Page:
So can a work friend never be a true friend? According to Dr Yager it takes three years to test any friendship and "a workplace friendship won't really have been tested enough unless one of you has to relocate, but be warned; typically friendships at work turn out to be based on convenience."
`Friendshifts: The Power of Friendship and How it Shapes our Lives', by Dr Jan Yager, is published by Hannacroix Creek Books, pounds 17.99; `The Office Jungle', by Judy James, is published by HarperCollins, pounds 5.99.
n Keep friendship and work separate as much as possible.
n Be discreet with your friend's secrets. Avoid gossip at work where possible, especially if it involves information you are privileged to know because of a friendship.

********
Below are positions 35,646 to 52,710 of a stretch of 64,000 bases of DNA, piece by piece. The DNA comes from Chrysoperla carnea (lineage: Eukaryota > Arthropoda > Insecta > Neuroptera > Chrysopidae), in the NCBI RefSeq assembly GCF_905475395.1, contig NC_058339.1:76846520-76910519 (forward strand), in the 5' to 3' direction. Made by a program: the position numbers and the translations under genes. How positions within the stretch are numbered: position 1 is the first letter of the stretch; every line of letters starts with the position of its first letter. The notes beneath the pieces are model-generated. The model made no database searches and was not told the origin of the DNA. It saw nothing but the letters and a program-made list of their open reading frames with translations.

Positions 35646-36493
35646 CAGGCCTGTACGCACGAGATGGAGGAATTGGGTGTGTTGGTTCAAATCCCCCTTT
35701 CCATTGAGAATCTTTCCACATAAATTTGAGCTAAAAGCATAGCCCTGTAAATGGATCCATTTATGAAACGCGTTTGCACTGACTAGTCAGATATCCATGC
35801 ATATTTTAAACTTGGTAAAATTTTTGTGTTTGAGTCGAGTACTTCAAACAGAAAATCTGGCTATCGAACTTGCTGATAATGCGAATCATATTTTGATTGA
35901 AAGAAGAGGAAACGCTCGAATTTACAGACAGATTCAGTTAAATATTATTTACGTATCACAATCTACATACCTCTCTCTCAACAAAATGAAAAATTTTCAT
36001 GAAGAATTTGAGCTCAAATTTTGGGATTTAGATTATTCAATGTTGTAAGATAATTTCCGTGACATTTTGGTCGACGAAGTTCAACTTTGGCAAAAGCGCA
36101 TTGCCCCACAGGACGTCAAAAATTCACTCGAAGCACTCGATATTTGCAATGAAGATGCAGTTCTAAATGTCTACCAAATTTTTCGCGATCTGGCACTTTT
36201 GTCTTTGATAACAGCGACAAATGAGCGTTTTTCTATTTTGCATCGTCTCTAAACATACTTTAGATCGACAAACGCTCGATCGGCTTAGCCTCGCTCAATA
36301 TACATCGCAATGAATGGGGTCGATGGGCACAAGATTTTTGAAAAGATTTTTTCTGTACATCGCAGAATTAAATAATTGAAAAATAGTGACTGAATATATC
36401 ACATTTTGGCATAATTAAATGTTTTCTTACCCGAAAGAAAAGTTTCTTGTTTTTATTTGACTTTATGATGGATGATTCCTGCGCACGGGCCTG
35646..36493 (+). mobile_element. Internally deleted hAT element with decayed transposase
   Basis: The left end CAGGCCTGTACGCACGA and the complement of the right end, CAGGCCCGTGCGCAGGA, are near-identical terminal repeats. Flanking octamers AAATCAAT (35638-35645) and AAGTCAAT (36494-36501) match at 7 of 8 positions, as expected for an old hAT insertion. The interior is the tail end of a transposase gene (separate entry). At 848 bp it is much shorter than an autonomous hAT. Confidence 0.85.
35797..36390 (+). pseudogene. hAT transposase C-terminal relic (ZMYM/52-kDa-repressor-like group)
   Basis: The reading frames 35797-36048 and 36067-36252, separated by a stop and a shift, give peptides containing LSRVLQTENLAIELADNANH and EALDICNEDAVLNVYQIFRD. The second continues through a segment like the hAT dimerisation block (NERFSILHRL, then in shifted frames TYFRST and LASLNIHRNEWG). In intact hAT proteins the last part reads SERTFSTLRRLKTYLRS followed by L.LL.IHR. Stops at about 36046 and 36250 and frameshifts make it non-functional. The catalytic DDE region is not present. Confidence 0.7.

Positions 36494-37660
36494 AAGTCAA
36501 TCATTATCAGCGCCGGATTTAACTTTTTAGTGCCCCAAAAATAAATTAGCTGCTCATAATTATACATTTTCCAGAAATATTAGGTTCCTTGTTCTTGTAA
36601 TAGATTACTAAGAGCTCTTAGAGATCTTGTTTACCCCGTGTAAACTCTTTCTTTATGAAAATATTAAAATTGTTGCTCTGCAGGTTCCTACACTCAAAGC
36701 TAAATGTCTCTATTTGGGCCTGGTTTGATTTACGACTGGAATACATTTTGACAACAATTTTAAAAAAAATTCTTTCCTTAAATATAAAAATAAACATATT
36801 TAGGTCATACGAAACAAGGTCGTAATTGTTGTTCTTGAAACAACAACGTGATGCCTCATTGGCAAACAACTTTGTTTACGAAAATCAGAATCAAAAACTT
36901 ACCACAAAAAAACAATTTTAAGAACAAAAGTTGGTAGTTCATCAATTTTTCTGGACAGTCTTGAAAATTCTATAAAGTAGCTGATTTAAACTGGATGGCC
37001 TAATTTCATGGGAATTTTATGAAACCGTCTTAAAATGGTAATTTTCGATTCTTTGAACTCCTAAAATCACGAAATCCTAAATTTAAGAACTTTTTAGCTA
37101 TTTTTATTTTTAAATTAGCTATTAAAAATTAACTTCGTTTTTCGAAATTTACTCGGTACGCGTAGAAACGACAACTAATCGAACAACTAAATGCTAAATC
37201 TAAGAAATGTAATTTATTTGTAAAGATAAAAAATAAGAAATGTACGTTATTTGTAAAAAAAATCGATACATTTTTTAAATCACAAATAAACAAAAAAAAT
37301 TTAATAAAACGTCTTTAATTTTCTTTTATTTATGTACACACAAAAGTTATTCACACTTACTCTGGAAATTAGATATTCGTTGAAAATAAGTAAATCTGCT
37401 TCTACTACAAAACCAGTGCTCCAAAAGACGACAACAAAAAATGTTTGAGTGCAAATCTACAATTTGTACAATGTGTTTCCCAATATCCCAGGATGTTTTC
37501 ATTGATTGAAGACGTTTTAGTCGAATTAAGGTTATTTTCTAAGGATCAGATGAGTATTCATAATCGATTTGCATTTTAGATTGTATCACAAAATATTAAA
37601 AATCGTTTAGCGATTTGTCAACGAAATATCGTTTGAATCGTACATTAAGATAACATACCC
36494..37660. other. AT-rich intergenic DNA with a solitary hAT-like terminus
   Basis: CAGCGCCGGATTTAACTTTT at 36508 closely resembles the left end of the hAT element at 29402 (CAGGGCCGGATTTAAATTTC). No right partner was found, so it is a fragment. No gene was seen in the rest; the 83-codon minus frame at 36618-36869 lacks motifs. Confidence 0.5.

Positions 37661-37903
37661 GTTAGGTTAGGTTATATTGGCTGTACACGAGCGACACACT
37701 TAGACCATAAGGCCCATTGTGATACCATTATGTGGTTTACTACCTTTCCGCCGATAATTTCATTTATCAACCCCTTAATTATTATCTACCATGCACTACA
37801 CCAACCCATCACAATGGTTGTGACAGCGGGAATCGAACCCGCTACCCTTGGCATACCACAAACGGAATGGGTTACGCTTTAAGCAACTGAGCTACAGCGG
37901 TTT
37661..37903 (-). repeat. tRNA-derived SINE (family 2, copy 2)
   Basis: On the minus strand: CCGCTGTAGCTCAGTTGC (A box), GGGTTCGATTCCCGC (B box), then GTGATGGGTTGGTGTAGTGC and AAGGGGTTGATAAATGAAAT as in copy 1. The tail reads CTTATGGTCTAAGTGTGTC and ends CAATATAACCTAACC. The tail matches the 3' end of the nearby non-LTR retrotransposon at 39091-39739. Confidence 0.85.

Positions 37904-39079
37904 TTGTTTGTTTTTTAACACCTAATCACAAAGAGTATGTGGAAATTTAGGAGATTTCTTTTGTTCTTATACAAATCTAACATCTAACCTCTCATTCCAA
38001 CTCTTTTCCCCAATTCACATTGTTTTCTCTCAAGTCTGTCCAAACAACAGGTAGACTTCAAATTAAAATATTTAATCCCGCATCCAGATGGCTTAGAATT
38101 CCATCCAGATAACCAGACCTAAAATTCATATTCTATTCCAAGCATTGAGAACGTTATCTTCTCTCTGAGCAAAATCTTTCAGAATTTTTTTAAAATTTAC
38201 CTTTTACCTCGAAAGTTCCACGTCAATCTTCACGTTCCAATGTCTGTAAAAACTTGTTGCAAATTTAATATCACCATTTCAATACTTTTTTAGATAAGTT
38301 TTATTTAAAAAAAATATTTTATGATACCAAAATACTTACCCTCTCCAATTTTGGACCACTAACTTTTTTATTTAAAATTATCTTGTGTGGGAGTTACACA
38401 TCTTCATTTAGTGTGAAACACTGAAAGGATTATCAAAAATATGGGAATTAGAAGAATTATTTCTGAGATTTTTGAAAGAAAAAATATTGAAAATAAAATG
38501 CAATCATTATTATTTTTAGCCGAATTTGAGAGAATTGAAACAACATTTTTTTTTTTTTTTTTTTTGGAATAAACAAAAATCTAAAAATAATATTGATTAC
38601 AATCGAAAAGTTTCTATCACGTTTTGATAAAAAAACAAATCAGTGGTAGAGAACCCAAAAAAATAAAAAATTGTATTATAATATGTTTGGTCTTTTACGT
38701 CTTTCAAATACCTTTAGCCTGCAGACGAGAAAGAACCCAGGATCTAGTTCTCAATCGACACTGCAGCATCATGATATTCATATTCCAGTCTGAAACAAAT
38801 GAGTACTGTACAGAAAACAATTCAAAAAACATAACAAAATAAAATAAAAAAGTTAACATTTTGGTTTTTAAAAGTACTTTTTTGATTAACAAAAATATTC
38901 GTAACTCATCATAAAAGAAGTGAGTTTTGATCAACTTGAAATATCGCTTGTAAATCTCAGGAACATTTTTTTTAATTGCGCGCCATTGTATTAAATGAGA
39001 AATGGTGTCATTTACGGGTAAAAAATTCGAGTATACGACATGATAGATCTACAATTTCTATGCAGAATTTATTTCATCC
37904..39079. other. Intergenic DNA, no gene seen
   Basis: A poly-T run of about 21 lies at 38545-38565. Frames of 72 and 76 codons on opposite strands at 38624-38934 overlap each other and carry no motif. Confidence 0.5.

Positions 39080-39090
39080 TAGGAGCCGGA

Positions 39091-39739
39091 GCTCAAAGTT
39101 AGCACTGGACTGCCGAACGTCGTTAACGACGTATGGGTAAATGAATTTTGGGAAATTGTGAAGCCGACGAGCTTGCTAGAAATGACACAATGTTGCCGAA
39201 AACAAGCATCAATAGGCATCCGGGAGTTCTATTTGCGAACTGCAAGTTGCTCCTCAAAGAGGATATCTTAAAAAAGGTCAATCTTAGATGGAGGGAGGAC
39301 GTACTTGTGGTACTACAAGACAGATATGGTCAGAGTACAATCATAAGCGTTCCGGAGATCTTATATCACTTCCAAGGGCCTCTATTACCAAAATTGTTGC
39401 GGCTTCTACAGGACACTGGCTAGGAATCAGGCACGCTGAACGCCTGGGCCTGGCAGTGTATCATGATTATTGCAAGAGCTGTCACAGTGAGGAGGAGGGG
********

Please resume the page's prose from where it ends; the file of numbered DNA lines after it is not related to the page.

n If you feel compromised by your friendship, discuss it and if necessary withdraw from any situations that might involve a conflict of interest.
n Be aware of your company's policy about friendship; some companies have a pro- or an anti-fraternisation policy about friendships at work or between clients or customers.
n If a work friend asks you a very personal question, don't answer. Try changing the subject, make a phone call, suddenly have something else to do if possible. If not, reply directly with "I can't answer that".
n Never misuse a work friendship for "leverage".
n Watch that you and your friend aren't overfamiliar via body language, voice or language in the office.